Trading in a smartphone is not exactly rocket science, especially at this stage of the game where it has become a fairly common practice. For Samsung
, however, it might as well be. Several customers have reported frustrating experiences in their attempts to trade in a handset for credit towards brand-spanking-new Galaxy S10 model.
For one reason or another, traded in devices are being rejected by Samsung. According to what customers are saying on Twitter and Reddit, these reasons are often bogus. In one instance, a user who sent his Galaxy Note 9
says it was denied the $550 credit he was expecting, with Samsung telling him he sent in a keyboard.
"I decided to take the $550 credit for my Note 9 for the S10, in hopes of living the smaller phone life again. I ignored the horror stories online and did it.... weeks later, I received an email saying that my phone was rejected—and that I wasn't getting any of the $550. I called Samsung, who told me that I sent in a keyboard, not a phone," the user wrote on Reddit
The user also says Samsung had pictures, but that the photos were not of what he sent in.
An isolated incident like this would be one thing, but there are a bunch of other similar complaints of trade ins being rejected. Another user posted a hair-pulling experience on Twitter, saying Samsung rejected his Galaxy Note 8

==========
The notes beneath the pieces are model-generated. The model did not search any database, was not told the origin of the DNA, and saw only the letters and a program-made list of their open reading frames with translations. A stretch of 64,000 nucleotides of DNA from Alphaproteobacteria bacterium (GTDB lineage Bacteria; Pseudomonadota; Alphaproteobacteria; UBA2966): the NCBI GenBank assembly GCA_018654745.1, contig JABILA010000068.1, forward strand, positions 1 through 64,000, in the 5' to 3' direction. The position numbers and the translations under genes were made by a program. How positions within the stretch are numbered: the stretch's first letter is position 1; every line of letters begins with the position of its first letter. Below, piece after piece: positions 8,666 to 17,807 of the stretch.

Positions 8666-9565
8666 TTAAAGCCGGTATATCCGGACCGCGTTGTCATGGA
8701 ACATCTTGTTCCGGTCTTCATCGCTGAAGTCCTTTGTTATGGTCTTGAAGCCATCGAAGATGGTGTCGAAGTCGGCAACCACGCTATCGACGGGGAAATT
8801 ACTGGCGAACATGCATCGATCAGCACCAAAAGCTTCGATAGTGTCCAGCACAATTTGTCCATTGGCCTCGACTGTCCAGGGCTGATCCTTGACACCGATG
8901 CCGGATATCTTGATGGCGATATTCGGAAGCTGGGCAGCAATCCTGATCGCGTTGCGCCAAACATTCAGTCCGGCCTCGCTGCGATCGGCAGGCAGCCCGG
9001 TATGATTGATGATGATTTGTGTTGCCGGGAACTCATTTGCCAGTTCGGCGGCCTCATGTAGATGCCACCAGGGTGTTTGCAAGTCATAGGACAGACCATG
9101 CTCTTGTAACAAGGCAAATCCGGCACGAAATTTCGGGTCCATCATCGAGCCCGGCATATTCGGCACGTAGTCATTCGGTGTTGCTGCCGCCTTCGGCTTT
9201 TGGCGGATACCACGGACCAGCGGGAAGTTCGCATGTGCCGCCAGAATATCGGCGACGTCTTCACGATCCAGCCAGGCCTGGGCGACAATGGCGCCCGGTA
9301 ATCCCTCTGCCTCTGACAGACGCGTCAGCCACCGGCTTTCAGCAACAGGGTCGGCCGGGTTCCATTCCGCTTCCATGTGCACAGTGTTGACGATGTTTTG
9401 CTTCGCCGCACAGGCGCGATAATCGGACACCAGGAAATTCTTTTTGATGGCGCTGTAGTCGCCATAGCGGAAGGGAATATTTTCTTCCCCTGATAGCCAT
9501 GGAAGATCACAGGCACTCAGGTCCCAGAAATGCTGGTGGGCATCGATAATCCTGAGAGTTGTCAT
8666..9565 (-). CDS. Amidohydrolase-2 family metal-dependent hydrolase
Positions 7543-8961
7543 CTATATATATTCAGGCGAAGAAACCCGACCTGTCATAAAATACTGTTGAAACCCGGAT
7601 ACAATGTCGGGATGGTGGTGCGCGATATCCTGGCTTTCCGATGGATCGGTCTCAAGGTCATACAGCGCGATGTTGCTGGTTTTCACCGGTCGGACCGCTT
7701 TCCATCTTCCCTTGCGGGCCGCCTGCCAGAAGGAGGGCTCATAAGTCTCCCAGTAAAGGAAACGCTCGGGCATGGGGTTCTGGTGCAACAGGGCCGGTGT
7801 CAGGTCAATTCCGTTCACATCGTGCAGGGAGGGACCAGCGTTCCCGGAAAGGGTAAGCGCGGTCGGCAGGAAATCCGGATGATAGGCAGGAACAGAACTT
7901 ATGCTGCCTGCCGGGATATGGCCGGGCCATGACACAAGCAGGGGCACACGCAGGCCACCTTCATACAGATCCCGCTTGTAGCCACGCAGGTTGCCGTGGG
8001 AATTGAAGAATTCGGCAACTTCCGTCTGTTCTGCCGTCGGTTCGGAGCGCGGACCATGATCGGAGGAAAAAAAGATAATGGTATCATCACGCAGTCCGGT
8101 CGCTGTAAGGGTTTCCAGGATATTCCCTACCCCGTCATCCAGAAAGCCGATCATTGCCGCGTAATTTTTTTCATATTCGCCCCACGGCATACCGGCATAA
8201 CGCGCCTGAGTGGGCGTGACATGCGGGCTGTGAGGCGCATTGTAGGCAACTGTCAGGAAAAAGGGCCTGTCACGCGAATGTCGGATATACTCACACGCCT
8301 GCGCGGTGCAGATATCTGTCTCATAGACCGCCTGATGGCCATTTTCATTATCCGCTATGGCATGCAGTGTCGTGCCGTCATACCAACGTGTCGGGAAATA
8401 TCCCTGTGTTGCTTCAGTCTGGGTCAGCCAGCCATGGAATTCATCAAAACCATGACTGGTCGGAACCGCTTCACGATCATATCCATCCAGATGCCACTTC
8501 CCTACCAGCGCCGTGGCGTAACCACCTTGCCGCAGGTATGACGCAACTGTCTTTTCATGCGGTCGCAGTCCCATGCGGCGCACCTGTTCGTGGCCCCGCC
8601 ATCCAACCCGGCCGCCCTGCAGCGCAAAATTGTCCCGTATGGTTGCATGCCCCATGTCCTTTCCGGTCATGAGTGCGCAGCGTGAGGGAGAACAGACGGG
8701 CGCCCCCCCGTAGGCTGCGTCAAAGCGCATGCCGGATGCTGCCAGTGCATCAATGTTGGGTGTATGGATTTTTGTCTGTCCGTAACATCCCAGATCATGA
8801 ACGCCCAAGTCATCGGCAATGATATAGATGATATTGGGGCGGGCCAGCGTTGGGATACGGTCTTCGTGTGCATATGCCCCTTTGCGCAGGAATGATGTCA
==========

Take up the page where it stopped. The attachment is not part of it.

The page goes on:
because it does not boot to the home screen, has not been factory reset, and does not turn on.
"Simple logic tells me that that particular combination isn't possible. Called support and the weren't able to verify their own claims," the user stated on Twitter.
Yet another user posted a chain of events
of what he deemed a "scam" on the part of Samsung. He was attempting to trade in his "pristine" Galaxy S9+, which should have qualified for a $600 credit. The phone was only a couple of months old and kept in a case the entire time, but was told he would only be getting a $50 credit.
His story has somewhat of a happy end, comparatively—he filed a complaint with the Better Business Bureau, and five months after his ordeal began, he finally received the remaining $550 in the form of a virtual Visa code.
There are other similar complaints. For whatever reason, Samsung seems to be denying valid trade ins by claiming the devices sent in are different from what they actually are. We are not labeling this as a scam, as one user did, but certainly it appears Samsung is doing a poor job with its trade-in program.
The timing could not be worse, either. Global smartphone sales are down, and so are Samsung's profits
. The Galaxy S10 family could go long way towards turning things around for Samsung, but botching a trade-in program this badly is the sort of thing that could drive away
otherwise loyal customers to the competition.